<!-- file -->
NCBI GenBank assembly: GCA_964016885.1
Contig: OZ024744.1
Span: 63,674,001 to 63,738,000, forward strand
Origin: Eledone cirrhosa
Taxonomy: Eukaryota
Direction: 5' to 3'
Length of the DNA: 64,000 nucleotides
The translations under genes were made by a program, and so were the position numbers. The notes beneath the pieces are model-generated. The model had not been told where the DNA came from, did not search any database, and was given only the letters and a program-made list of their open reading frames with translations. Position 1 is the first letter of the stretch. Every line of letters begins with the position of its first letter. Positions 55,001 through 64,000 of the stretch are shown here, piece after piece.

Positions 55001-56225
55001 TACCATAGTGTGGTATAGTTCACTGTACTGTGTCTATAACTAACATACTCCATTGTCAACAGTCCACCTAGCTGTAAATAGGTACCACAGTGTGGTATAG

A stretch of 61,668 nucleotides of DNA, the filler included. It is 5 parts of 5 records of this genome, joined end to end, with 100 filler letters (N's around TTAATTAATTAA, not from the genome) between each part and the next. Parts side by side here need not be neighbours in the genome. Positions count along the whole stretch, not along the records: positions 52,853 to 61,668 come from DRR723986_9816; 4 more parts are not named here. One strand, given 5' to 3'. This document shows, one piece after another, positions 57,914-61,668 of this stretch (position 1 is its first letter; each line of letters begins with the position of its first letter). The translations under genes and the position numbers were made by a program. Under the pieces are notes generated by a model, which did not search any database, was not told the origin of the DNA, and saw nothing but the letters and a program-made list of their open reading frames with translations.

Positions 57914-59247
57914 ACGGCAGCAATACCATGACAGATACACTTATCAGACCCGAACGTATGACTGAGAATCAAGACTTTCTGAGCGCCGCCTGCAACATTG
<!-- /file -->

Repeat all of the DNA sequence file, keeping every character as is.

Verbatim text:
NCBI GenBank assembly: GCA_964016885.1
Contig: OZ024744.1
Span: 63,674,001 to 63,738,000, forward strand
Origin: Eledone cirrhosa
Taxonomy: Eukaryota
Direction: 5' to 3'
Length of the DNA: 64,000 nucleotides
The translations under genes were made by a program, and so were the position numbers. The notes beneath the pieces are model-generated. The model had not been told where the DNA came from, did not search any database, and was given only the letters and a program-made list of their open reading frames with translations. Position 1 is the first letter of the stretch. Every line of letters begins with the position of its first letter. Positions 55,001 through 64,000 of the stretch are shown here, piece after piece.

Positions 55001-56225
55001 TACCATAGTGTGGTATAGTTCACTGTACTGTGTCTATAACTAACATACTCCATTGTCAACAGTCCACCTAGCTGTAAATAGGTACCACAGTGTGGTATAG

A stretch of 61,668 nucleotides of DNA, the filler included. It is 5 parts of 5 records of this genome, joined end to end, with 100 filler letters (N's around TTAATTAATTAA, not from the genome) between each part and the next. Parts side by side here need not be neighbours in the genome. Positions count along the whole stretch, not along the records: positions 52,853 to 61,668 come from DRR723986_9816; 4 more parts are not named here. One strand, given 5' to 3'. This document shows, one piece after another, positions 57,914-61,668 of this stretch (position 1 is its first letter; each line of letters begins with the position of its first letter). The translations under genes and the position numbers were made by a program. Under the pieces are notes generated by a model, which did not search any database, was not told the origin of the DNA, and saw nothing but the letters and a program-made list of their open reading frames with translations.

Positions 57914-59247
57914 ACGGCAGCAATACCATGACAGATACACTTATCAGACCCGAACGTATGACTGAGAATCAAGACTTTCTGAGCGCCGCCTGCAACATTG